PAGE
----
For many Lyme School families our outdoor classroom lessons (which we refer to as Kinderforest in K and Forest Friday in the 3rd grade ) is one of the ways that we are working to utilize our town's vast natural resources in a way that supports the innate investigative curiosity of children and our values for environmental stewardship and ecological awareness. This venture may not sound familiar, but is not uncommon in progressive looking schools around the world. These schools believe that outdoor placed-based experience is an effective way to, “support children’s biological tendency to bond with the natural world”. It allows them opportunity to problem solve in a new space, and fosters empathy for the environment around them. Thinking outside the box and beyond traditional approaches of education will allow us to tap into our students’ young creative minds and begin building a love of learning beyond the classroom walls. Asking them to demonstrate resilience and focus through hands on critical-thinking, across various settings, will allow more students to thrive as lifelong learners.
Placed-based ecology education (PBEE) is a prudent approach in connecting our young learners with the community around them. It brings a classroom to life as nature ideas and artifacts are carried in by students daily. Relationships between students, as well as with their teacher thrive as they connect about the endless observations and wonders of nature. Not to mention, as a placed-based educator you have a bit of influence over your students when they go home at night, and on the weekends. You hear their stories Monday morning as they name the frogs they heard, or classify the ferns they saw.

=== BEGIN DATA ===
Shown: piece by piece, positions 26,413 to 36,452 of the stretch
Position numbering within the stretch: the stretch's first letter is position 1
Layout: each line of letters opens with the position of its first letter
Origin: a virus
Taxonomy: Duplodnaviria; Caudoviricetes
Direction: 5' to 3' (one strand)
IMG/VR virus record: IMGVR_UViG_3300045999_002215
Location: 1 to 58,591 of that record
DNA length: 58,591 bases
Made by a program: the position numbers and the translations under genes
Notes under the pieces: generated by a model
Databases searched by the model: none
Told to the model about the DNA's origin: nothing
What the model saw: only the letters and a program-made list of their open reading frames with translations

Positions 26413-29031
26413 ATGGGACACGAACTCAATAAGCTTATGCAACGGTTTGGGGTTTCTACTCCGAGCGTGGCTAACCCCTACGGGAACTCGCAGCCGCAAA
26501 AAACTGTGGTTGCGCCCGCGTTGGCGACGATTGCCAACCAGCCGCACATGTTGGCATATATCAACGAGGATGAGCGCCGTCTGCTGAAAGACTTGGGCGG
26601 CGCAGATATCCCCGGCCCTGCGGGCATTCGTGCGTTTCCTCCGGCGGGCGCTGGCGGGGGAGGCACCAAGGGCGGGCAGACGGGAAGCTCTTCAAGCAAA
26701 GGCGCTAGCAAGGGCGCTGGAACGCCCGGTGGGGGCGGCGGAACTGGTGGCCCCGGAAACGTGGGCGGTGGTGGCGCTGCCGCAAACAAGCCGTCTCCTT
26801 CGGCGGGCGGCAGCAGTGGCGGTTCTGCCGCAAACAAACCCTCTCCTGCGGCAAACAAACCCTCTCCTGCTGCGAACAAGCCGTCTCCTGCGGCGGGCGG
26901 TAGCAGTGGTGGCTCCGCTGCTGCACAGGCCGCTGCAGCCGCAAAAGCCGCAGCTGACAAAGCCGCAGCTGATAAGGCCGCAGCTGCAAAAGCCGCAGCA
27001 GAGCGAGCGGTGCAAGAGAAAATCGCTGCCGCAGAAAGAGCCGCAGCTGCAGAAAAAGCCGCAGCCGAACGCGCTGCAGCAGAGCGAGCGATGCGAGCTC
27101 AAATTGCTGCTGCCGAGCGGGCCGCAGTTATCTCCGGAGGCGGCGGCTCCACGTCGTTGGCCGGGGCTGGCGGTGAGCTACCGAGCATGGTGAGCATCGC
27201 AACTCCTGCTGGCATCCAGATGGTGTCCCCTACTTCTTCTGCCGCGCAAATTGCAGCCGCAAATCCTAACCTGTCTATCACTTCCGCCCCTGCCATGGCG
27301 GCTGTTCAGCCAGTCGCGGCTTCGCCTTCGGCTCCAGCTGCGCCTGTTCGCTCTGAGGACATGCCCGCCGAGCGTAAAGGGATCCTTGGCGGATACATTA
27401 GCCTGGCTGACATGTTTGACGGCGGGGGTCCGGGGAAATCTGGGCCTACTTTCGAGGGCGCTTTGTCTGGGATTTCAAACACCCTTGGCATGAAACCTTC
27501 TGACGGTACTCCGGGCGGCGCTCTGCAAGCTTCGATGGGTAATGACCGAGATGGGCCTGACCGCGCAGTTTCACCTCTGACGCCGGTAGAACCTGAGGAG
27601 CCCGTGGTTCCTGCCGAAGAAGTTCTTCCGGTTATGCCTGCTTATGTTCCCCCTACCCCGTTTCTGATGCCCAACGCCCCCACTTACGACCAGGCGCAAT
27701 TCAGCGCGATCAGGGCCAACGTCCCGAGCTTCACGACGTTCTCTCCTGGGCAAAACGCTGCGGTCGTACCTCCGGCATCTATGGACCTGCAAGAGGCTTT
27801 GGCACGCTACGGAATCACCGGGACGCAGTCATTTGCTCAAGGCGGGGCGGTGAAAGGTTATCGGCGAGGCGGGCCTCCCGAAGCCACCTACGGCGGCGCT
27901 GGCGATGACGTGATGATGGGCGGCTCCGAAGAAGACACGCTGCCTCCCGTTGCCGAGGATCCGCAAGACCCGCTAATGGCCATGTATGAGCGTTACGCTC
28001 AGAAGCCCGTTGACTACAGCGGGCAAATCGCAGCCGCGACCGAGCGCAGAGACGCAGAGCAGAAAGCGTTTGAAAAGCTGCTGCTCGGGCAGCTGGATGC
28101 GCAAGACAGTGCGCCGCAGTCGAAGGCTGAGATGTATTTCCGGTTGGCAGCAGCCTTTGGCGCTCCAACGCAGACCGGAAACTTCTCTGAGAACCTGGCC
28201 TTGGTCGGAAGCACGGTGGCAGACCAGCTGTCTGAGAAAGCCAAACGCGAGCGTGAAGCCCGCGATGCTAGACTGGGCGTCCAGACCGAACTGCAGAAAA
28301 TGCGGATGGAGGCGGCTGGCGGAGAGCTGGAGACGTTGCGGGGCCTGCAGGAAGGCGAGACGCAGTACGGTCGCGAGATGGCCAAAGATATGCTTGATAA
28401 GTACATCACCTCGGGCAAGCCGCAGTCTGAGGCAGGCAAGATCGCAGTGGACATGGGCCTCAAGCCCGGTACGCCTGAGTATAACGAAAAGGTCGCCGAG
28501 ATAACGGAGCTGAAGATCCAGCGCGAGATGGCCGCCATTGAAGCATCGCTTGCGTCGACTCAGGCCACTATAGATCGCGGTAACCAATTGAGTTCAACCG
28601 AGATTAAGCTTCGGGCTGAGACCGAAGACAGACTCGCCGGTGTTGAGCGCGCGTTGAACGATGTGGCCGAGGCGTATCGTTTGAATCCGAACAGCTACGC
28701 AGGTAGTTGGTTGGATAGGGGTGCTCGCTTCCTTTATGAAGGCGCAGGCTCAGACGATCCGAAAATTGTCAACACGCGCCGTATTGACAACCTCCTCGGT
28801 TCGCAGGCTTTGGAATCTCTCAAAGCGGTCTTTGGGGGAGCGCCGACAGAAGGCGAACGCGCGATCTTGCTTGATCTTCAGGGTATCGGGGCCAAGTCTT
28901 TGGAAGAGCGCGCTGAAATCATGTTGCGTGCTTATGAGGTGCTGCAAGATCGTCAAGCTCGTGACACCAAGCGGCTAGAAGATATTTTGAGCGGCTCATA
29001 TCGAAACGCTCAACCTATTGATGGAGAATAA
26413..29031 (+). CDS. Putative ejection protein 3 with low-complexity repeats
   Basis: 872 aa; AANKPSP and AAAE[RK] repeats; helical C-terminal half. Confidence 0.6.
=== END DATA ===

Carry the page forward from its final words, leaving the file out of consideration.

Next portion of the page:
As educators we work to create opportunities for our students to develop a connection to their world, a world which also includes the natural world life. David Sobel logically points out in his book Beyond Ecophobia, that “early childhood activities should center on enhancing the developmental tendency toward empathy with the natural world”. He continues to report that as children develop, their tendencies in nature do, as well. They begin needing space to explore and express curiosity.